NEW YORK (Sep. 13)
After more than two years of preparations, 12 young American Jewish men and women will leave for Israel next month to begin their two-and-a-half year internship of living and working in Arab villages and Jewish communities in the Haifa district. The program, called Interns for Peace, was conceived by a group of Israeli Arabs and Jews who have been active in the field of Arab-Jewish relations in Israel.
The 12 members of the group, who are mostly in their early twenties, met yesterday in New York to discuss and arrange the last details of their mission. According to Rabbi Bruce Cohen, the director of the program, the project will start next month with a six-month training period on Kibbutz Barkai. "During their two-year internship, the interns will live in rural Israeli Arab villages, and later on in Jewish communities," Cohen said. The interns, Cohen added, will initiate or strengthen programs in pre-natal care, pre-school child care, child development, adolescent recreation, pre-college preparation, geriatrics care and community development.
The program is aimed at achieving further cooperation and understanding between the Jewish and Arab communities of Israel, to advance the chances of peace in the Mideast, Cohen said.
According to Cohen, the program is "an independent human relations program" and is not affiliated with any political party and platform. The program, however, received assistance in Israel from Mapam’s Kibbutz Artzi and its Arab-Jewish Center of Givat Haviva, and the Menashe Regional College in conjunction with Haifa University.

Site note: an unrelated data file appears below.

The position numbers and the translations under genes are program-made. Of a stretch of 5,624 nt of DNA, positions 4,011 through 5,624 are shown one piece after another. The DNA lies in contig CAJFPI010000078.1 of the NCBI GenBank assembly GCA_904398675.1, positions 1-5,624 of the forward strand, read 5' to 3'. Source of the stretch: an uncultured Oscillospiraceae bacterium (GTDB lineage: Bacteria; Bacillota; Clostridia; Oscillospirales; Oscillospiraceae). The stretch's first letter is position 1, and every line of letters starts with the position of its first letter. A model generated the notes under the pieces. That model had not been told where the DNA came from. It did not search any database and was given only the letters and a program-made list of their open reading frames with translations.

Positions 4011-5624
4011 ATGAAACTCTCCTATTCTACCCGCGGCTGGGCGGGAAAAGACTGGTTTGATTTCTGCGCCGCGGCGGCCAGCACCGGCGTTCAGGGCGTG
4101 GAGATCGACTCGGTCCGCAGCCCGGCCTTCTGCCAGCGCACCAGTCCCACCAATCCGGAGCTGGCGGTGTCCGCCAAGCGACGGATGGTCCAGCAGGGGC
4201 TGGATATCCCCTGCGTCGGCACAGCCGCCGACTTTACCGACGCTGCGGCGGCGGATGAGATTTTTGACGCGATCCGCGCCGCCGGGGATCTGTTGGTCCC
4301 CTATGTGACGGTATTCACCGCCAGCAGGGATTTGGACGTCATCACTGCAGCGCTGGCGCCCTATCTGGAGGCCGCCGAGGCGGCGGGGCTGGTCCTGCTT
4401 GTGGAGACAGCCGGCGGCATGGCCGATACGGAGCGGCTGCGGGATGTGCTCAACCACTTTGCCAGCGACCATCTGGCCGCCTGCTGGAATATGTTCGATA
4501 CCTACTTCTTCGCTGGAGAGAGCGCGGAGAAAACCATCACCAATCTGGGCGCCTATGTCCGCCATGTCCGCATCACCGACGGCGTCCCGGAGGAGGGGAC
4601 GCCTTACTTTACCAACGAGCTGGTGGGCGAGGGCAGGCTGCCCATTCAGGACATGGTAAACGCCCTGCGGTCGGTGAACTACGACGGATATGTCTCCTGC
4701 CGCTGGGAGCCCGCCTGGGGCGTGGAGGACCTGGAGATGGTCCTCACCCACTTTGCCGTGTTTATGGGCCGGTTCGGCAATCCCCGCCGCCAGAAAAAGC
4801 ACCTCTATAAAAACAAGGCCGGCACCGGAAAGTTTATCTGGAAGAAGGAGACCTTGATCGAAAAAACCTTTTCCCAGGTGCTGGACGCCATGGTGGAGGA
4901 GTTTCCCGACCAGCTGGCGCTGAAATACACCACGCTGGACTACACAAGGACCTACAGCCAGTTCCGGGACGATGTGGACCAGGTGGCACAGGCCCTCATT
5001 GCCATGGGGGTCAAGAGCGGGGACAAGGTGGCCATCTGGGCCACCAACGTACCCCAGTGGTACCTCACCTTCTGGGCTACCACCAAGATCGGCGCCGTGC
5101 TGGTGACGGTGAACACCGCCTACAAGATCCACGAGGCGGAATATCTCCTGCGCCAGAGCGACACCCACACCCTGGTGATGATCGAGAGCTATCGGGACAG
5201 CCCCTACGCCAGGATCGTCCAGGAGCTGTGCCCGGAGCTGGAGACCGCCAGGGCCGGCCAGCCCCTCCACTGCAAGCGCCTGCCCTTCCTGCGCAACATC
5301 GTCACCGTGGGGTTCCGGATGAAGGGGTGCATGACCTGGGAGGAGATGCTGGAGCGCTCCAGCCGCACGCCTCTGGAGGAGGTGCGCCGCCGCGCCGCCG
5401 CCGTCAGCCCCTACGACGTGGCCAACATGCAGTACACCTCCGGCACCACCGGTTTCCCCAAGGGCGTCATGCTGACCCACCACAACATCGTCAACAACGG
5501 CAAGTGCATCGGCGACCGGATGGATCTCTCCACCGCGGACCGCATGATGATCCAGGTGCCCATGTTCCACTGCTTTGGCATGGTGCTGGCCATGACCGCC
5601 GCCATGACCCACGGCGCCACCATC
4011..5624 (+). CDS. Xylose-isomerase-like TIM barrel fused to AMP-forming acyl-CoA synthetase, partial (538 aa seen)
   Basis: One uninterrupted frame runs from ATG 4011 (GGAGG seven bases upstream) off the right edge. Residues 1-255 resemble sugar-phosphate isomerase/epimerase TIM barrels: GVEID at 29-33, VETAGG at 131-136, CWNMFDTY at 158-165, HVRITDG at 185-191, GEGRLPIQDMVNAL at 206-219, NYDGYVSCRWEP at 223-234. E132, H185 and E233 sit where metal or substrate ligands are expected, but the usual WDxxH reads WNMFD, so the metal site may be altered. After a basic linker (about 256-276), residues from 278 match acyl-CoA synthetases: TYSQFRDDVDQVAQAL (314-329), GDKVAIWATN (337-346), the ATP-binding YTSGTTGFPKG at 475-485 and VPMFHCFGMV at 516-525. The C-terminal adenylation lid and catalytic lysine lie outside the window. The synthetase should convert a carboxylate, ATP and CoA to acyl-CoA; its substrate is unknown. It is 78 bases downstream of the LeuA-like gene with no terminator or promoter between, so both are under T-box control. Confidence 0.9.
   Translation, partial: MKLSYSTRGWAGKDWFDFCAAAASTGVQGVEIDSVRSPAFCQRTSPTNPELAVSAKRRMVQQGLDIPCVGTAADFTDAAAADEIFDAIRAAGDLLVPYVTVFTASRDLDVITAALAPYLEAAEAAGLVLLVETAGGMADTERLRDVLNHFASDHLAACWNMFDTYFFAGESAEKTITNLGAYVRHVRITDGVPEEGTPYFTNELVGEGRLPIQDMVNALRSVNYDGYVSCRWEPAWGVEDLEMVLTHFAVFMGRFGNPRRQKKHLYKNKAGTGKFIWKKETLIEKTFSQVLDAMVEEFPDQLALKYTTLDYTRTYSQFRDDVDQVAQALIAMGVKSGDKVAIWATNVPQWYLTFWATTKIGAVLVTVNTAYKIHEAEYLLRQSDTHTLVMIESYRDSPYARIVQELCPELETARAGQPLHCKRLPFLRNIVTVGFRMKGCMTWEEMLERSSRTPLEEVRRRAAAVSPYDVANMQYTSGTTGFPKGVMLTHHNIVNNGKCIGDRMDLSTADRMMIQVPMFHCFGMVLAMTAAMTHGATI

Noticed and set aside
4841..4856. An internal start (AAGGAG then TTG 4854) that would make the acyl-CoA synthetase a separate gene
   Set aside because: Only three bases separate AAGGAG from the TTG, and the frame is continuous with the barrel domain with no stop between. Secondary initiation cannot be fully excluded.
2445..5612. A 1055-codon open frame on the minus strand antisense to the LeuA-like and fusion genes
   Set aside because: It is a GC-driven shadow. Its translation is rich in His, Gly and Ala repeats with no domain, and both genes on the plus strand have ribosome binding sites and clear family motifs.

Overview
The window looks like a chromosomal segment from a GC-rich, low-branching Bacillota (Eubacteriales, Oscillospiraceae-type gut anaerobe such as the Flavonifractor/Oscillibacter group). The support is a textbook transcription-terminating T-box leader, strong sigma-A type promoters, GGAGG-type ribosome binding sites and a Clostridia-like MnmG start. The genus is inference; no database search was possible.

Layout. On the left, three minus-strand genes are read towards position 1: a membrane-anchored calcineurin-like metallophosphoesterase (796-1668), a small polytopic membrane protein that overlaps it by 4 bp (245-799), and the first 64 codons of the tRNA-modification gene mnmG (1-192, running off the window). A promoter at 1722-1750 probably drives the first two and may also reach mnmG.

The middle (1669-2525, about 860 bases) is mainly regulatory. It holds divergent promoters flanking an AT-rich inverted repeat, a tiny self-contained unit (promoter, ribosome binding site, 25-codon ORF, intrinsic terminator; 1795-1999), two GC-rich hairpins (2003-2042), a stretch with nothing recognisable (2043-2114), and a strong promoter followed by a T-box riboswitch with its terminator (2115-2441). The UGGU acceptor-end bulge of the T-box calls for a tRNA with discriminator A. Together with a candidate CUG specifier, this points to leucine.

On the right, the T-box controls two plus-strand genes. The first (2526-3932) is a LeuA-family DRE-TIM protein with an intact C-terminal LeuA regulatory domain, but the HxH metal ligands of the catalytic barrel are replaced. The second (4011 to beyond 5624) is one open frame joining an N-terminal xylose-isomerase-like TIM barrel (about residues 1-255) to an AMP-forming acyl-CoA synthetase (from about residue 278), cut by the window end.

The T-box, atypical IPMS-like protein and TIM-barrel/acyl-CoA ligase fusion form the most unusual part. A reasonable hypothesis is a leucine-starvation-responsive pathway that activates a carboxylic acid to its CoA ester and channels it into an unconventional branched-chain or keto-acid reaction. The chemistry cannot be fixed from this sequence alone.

CLAIMS MANY SUPPORT PROGRAM
Cohen said that outside of Israel the Interns for Peace program has received endorsement and support from many groups and individuals, including the Central Conference of American Rabbis, National Federation of Temple Sisterhoods, Jewish Peace Fellowship, Philip M. Klutznick, president of the World Jewish Congress, and Prof. Allen Pollack, member of the World Zionist Organization Executive.
Among those listed on the program’s North American Advisory Committee, for identification purposes only, are: Muriel Bermar, director of social action, United Synagogue of America; Rabbi Balfour Brickner, executive director, New York Federation of Reform Synagogues; Victor Carter, Los Angeles; Arnold Forster, general counsel, Anti-Defamation League of B’nai B’rith; Jacqueline Levine, West Orange, N.J.; Rabbi Stanley Ravinowitz, immediate past president, Rabbinical Assembly; and Albert Vorspan, executive vice-president, Union of American Hebrew Congregations.